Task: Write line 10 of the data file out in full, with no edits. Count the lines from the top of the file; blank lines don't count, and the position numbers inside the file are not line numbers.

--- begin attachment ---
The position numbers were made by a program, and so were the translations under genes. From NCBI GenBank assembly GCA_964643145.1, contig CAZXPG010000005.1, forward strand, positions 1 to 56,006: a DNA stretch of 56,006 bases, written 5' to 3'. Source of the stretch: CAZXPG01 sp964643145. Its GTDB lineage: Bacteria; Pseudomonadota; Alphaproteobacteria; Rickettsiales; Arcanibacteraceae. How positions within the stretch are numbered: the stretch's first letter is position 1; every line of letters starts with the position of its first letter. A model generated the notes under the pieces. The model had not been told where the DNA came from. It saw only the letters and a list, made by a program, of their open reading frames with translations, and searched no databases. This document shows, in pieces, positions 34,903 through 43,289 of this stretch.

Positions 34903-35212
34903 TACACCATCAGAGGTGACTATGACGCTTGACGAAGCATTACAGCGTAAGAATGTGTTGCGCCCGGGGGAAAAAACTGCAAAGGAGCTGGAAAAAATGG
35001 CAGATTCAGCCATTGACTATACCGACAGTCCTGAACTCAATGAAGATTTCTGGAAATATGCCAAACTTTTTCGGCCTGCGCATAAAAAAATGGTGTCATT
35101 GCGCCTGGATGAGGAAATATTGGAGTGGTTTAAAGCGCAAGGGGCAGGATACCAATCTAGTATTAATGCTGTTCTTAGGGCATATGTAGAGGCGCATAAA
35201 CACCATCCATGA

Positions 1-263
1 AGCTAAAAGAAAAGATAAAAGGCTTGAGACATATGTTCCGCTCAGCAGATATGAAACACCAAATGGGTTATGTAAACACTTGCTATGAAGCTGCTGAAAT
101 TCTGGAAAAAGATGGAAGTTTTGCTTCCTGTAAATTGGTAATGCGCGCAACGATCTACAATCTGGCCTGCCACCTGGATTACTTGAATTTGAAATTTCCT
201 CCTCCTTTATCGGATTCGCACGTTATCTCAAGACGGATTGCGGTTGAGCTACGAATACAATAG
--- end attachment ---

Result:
201 CCTCCTTTATCGGATTCGCACGTTATCTCAAGACGGATTGCGGTTGAGCTACGAATACAATAG